This note was originally published at 8am on November 18, 2013 for Hedgeye subscribers.
“If we’re in a bubble, it’s the weirdest bubble I have ever seen, where everybody hates everything.”
From both a US economic growth and stock market perspective (not one and the same thing), there was a lot of truth in Andreesen’s general statement – if he said it precisely a year ago (he said it on May 1, 2012 with the SP500 at 1406).
A full year ago today, the US economy was tracking 0.14% in the 4th quarter of 2012, US Treasury Yields were a full 100 basis points lower (10yr = 1.70%, all-time lows), and the SP500 was at 1360. So if you bought what everyone hated (growth), and shorted what everyone was clinging too (Gold and Bonds), you crushed it.
Does that make today a bubble? Or was there a bubble back then in fear? Up +32.2% from November 16th, 2012 is the SP500 a bubble? Barrons says “Yes” (in a few names), but “No” (in most names)” and our new central planning diva, Janet Yellen, says “No” (anywhere)… So I’ll agree with Andreesen - there are plenty of weird bubbles; some of the weirdest markets have ever seen.
Back to the Global Macro Grind…
Most pundits and politicians who have never forewarned you of a bubble live in their own conflicted and compromised bubble. Most “market-equilibrium” people think bubbles are measured by “valuation.” And most market-practitioners call bubbles things that start to make lower-highs versus their all-time highs in price.
Well, maybe not most market-practitioners. But that’s how this one thinks. And yes, I’m perfectly happy to be in my own little bubble as a write about bubbles from my hotel room on the Santa Monica, California coastline this morning!
At the end of the day, calling something that’s up a “bubble” is about as useful as having another leg in a one-legged butt kicking contest. If you are going to run around trying to make news calling things bubbles, you better be short them, publicly, with timestamps.
To review what we have been calling the Bernanke Bubbles for the last year:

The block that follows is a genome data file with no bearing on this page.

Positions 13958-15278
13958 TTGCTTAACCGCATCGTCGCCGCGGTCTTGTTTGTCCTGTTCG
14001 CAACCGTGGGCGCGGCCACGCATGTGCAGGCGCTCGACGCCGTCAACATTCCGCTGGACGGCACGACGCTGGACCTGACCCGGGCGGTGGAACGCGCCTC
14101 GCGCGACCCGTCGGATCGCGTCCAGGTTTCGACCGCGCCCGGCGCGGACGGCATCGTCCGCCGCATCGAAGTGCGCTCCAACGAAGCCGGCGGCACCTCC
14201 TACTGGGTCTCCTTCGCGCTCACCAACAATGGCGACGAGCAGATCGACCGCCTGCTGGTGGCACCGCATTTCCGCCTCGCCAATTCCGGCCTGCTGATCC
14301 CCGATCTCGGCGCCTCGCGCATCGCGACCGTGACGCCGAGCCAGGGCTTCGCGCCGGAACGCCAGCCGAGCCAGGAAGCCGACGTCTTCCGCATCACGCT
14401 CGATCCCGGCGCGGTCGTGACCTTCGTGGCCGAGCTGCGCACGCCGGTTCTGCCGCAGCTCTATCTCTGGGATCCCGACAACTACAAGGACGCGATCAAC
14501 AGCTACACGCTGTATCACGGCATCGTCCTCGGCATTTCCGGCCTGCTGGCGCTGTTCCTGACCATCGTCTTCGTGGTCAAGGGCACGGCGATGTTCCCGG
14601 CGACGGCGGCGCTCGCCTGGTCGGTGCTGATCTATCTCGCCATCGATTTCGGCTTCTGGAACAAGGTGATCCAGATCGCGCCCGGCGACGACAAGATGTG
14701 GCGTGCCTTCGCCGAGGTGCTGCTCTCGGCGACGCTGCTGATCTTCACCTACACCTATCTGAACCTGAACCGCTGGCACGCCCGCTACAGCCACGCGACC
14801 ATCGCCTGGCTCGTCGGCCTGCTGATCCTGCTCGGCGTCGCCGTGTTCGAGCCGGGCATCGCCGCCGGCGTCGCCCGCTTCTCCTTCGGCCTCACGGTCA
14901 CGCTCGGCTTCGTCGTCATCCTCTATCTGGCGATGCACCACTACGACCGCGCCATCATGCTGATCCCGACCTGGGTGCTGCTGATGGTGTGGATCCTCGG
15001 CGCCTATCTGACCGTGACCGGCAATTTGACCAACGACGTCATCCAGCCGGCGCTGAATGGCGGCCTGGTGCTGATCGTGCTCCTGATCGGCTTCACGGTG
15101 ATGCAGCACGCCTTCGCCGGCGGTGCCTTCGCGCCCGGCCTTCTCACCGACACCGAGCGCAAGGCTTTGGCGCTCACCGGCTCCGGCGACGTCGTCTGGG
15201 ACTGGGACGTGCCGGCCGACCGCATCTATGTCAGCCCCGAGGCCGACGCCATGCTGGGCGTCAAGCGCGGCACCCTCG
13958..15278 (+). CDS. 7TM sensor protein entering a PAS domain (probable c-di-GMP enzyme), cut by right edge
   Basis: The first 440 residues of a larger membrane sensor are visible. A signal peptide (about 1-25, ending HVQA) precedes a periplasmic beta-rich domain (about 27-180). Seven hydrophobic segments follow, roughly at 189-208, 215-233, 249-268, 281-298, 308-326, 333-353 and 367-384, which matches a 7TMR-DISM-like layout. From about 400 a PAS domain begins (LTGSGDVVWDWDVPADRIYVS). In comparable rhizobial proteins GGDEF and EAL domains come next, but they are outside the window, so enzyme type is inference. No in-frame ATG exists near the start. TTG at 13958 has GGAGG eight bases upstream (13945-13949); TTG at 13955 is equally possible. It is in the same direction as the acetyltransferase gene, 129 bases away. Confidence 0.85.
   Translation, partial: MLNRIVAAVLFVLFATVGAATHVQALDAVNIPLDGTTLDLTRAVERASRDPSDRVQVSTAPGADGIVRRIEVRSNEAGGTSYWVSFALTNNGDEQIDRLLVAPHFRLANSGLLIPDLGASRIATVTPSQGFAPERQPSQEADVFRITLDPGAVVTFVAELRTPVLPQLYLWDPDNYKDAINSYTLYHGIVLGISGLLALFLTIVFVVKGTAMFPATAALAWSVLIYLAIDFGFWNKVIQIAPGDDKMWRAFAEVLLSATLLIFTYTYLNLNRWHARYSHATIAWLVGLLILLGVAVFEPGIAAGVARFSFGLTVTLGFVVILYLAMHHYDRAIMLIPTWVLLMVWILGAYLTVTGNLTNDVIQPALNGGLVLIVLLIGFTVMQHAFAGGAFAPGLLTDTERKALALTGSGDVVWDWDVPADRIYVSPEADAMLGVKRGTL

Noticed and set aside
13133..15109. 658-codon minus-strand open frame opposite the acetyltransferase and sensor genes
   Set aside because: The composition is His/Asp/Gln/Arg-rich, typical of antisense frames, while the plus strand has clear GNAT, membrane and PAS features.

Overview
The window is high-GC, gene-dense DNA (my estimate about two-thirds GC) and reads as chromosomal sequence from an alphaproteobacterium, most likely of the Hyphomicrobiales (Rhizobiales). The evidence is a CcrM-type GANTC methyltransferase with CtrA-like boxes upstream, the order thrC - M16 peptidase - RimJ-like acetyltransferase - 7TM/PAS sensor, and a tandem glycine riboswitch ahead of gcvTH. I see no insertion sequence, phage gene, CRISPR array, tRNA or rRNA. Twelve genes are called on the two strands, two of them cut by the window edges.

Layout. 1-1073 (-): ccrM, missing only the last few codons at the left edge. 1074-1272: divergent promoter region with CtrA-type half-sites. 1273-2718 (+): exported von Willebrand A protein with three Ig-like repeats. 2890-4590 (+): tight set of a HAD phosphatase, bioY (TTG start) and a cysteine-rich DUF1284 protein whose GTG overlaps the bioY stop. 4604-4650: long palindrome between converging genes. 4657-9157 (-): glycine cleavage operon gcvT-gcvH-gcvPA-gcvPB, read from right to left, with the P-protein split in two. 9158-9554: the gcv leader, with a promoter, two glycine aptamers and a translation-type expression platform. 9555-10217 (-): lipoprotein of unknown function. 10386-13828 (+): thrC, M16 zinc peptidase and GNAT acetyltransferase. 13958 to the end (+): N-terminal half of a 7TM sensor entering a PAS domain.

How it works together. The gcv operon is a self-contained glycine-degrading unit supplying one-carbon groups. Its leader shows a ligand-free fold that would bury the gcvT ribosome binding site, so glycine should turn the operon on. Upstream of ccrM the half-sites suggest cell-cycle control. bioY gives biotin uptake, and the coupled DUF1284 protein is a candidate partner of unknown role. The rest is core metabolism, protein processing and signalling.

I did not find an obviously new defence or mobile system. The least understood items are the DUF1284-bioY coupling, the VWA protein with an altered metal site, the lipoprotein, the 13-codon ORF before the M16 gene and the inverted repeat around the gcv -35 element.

MLPs are master limited partnerships. If you don’t know what those are, don’t worry about it. We’ll boil it down for you – they are the sub-asset class of equities that look most like a bond that slow-growth Yield Chasing investors have found tax refuge in.
All 3 of these bubbles have 3 things in common:
- They had almost bullet proof storytelling narratives that lasted on the order of 1-3 decades
- Their asset prices confirmed the storytelling (making higher-highs) until they all topped in 2011-2012
- They’re now all making a series of lower-highs as interest rates make a series of higher-lows
Now, as you all know, all-time is a long time. So this concept of US 10yr Treasury Bond Yields making an all-time low when US Growth expectations were bottoming in November 2012 can make for some exciting causal relationships.
The relationship between interest rates and 0%-rates-forever-bubbles isn’t weird at all. It makes perfect sense. That’s why the upside down of repressed growth expectations (US Growth Stocks) have bubbled up to bring the US stock market to all-time highs:
From a US stock market “Style Factor” perspective, check out the score:
- LOW YIELD (i.e. GROWTH) stocks = +40.4% YTD
- Top 25% EPS GROWERS (by SP500 quartile) = +37.2% YTD
- HIGH BETA stocks = +35.8% YTD
As my boy Jesse Pinkman would say, that growth stuff is “awesome!”
At the same time, the slow-growth-end-of-the-world-fear trade score for 2013 YTD is:
- US Equity Volatility Fear Index (VIX) = crashing -32.4% YTD
- Gold = crashing -23.6% YTD
- UST 10yr Bonds Yields = +54% YTD
In other words, there was this Weird Bubble in fear-mongering that consensus got sucked into last year that popped as everyone trying to call the top in a said “US stock market bubble” ended up being a bubble themselves.
US stock market bears hate that. Another way to measure their “hate” is how well short-interest has performed in 2013. As a “Style Factor”, High Short Interest stocks in the SP500 are currently +31.8% YTD, outperforming the SP500 by +570 basis points.
And that’s why I’ve been so quick to cover “growth” shorts throughout October. Holding the bag on a bubble of fear isn’t exactly how I roll. Neither is holding onto the long side of bubbles (like Gold and Bonds) that are still very much in crash mode.
My holding period on Gold was 72 hours. And I’m not going to apologize for that. I had my catalyst (Yellen being who she is) and I booked that small gain on the event day. I cut my “crazy eights” exposure to both US stocks and bonds in half on that too.
Bubble or no bubble. Weird or not weird. Mr. Macro Market couldn’t care less what we think about markets. He is designed to punish the largest amount of people (consensus) at the most inopportune time. So #GetActive out there, and keep moving.
Our immediate-term Global Macro Risk Ranges are now:
UST 10yr Yield 2.66-2.81%
Best of luck out there today,
Keith R. McCullough
Chief Executive Officer